It's that time of year again! The Best American Comics 2014 edition is out there and there are plenty of folks, like the Comics Reporter's Tom Spurgeon and the Stranger's Paul Constant calling this book the best of the series so far. It's the first time out for new series editor, Bill Kartalopoulos, and it has a new format of sorts, devised by edition editor, Scott McCloud, of Understanding Comics and Zot fame. McCloud groups the main selections, making a map of the current comics landscape. Broader than previous installments, it includes specific instructions to read the entire book, rather than browse through it - and you should do just that. Our very own Theo Ellsworth's the Understanding Monster Book One is included in the section titled EVEN STRANGER ADVENTURES (of course), and there are FOUR Secret Acres artists in the BAC Notable Comics section: Eamon Espey's Songs of the Abyss, Edie Fake's story from Monster Vol. 1, Robert Sergel's Eschew 3 and Sar Shahar's Sequential Vacation 2. Not bad, huh? We've got Bill K's blog post below, but you'll want to sit and read this one cover to cover. Thanks, Bill and Scott for all your hard work and congratulations on putting a great anthology together!
And Theo Ellsworth's the Understanding Monster Book Two has its very first ever review, from RE:Views Media's Max Szyc! It's a rare thing that a review makes us laugh out loud, or LOL, as the kids say. If you've read the first book of the Understanding Monster, you'll understand that reading doesn't begin to describe the experience of this story. The logic of this world, like most psychedelics, takes a minute to kick in. Like Max says, "A few more pages and then I think my mind may have reached some sort of subconscious arrangement with the material, meaning I think I 'got it'. Perhaps the book is so futuristic that it actually has the psychic power to make me think I’m understanding it." Cue us giggling. It is a long, strange trip indeed for toy mouse-bodied Izadore and his consciousness, but the sheer force of Theo's art will move you along with him. You may even start to identify with him. You can thank Max for capturing these feelings so well by reading his review. Thanks, Max!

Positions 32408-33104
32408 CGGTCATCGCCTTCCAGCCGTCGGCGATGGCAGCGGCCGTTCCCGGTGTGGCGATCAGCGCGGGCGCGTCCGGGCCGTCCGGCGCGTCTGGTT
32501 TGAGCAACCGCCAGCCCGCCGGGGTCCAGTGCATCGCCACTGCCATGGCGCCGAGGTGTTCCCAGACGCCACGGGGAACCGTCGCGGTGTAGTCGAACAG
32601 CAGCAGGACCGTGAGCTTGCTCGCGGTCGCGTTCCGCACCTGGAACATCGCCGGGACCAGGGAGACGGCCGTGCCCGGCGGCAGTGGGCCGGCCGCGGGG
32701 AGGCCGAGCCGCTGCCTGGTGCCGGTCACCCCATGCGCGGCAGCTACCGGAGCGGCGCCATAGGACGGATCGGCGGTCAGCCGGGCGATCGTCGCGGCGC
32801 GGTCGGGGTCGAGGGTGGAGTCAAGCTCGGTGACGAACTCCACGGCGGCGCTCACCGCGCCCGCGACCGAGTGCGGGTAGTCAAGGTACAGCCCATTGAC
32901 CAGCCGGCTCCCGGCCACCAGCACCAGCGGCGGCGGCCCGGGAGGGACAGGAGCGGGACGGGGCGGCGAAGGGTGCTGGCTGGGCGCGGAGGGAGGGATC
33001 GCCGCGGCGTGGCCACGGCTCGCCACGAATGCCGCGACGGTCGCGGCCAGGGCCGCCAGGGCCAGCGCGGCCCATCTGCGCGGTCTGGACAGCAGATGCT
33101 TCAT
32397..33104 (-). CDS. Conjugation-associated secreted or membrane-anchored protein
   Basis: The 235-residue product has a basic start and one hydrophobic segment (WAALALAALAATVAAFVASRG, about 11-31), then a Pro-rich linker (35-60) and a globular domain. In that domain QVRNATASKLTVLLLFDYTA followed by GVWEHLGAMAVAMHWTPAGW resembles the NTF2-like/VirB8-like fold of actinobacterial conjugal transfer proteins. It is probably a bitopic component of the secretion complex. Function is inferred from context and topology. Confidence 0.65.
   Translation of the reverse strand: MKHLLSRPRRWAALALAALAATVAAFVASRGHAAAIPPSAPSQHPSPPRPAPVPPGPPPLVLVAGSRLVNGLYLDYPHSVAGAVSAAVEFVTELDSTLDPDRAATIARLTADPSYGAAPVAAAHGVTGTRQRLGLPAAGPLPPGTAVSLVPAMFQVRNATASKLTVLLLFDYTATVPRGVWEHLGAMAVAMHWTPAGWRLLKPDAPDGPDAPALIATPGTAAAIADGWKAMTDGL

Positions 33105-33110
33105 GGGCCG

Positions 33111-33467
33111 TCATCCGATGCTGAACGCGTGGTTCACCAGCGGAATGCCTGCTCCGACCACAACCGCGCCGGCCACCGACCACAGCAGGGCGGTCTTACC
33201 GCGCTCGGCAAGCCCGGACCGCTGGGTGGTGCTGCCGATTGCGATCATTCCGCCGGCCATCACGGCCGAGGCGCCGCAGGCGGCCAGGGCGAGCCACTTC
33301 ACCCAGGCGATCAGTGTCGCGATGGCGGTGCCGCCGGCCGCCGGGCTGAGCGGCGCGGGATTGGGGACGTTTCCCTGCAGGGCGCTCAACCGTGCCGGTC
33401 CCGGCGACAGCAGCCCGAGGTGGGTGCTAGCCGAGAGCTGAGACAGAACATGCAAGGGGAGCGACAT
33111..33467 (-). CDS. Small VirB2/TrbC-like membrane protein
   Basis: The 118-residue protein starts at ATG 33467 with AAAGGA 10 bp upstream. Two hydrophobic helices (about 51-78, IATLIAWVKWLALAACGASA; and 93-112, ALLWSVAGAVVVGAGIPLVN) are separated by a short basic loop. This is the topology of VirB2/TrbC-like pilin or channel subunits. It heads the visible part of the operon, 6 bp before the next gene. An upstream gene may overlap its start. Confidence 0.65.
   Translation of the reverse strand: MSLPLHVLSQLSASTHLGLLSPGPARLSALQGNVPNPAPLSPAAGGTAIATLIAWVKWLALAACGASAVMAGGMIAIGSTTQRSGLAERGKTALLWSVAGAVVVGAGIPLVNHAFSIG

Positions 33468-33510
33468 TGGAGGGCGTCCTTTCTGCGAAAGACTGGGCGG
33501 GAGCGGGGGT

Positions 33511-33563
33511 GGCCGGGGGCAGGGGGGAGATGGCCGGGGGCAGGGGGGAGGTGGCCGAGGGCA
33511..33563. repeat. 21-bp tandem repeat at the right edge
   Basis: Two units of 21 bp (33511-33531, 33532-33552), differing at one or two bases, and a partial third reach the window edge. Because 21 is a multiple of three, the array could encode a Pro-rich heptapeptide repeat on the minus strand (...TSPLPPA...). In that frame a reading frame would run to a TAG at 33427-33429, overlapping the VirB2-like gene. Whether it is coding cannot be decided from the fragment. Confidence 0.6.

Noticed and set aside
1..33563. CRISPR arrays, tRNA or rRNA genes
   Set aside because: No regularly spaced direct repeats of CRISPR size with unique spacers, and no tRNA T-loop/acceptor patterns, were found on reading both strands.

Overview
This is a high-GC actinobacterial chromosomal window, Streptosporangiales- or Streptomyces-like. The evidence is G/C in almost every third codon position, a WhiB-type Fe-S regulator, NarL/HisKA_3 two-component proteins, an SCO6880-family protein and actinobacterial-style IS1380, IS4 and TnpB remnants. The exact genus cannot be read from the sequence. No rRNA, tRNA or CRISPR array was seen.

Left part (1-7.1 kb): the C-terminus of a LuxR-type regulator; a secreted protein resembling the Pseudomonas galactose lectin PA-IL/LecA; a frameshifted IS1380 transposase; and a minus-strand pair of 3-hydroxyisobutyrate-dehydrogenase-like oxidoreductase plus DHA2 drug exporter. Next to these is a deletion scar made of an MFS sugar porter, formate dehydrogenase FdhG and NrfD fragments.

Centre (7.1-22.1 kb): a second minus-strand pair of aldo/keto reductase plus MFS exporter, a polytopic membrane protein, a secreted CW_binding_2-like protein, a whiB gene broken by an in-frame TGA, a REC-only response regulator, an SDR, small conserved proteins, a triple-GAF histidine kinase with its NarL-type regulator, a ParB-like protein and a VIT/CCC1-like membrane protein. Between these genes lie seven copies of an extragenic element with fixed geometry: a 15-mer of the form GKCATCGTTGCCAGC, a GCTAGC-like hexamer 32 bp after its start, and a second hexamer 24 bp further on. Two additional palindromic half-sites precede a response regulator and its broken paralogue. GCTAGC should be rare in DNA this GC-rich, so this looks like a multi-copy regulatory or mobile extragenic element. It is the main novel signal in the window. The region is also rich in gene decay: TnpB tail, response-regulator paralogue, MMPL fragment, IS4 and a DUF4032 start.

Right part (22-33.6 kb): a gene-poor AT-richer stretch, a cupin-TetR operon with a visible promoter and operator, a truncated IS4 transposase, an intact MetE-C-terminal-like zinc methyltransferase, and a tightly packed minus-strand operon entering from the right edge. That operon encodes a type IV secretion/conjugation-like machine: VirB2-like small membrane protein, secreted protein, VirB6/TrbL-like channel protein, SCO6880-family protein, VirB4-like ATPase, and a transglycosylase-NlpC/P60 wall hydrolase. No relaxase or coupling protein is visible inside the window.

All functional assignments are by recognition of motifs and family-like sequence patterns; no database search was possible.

We survived yet another Small Press Expo. This is no mean feat. Between the thousand deep gang of exhibitors and the crush of so many attendees, it's a wonder we're still standing. Credit Corrinne Mucha for pulling us through. In the absence of Theo Ellsworth (DNP - Fatherhood), Mike Dawson (DNP - Bachelor Party) and Brendan Leach (DNP - Get well soon!), Corinne sketched out everybody's books. We mean everybody's. Even Sean Ford's books. And Sean was there. Secret Acres made bank, yes, but we hardly got to see anybody, or so it felt. This might explain how we escaped the con crud which is laying so many folks out after SPX. This year's show was really all about the Breeders, meaning the band, not folks making babies. Corinne, you see, had not heard of the Breeders. We can see not having heard of, say, U2. But the BREEDERS? COME ON. Also, fair warning, we don't dare dish on our SPX 2014 Celebrity Comics Mule, Tucker Stone. In fact, we're terrified of what he must be saying about us right now. Check out the blog, and you can also get some details on this Sunday's event, the Brooklyn Book Festival! It's going to be a star-studded affair at the Secret Acres-Koyama Press megatable...
OKAY. Summer's over and we're heading back to school, or at least back to our Scuttlebutt blog. It's been a while and a half, but we've been busy, sitting by the pool, giggling, eating watermelon. Included in this post is a rundown of our trip to RIPE, our first ever internet kerfuffle, SPX news and switcheroos, and one rather ridiculous Secret Acres baby boom. Boy, oh, boy are we looking forward to SPX. We know we promised you the second volume of Theo Ellsworth's the Understanding Monster. The good news is that the book WILL be at the show and it will be beautifully sketched and signed. The bad news is that Theo is skipping out - but he'll be coming out to Comics Art Brooklyn to officially debut his new book. He has a a good reason (note the mention of a baby boom above). We do, however, have Sean Ford, Eamon Espey and Corinne Mucha coming to comics camp with us and they will armed with new minis, prints and even little paintings. Our guest comics mule for the road trip will be Tucker Stone, so we'lll have plenty of gossip to dish when we get back. You get yourself to SPX! See you this weekend...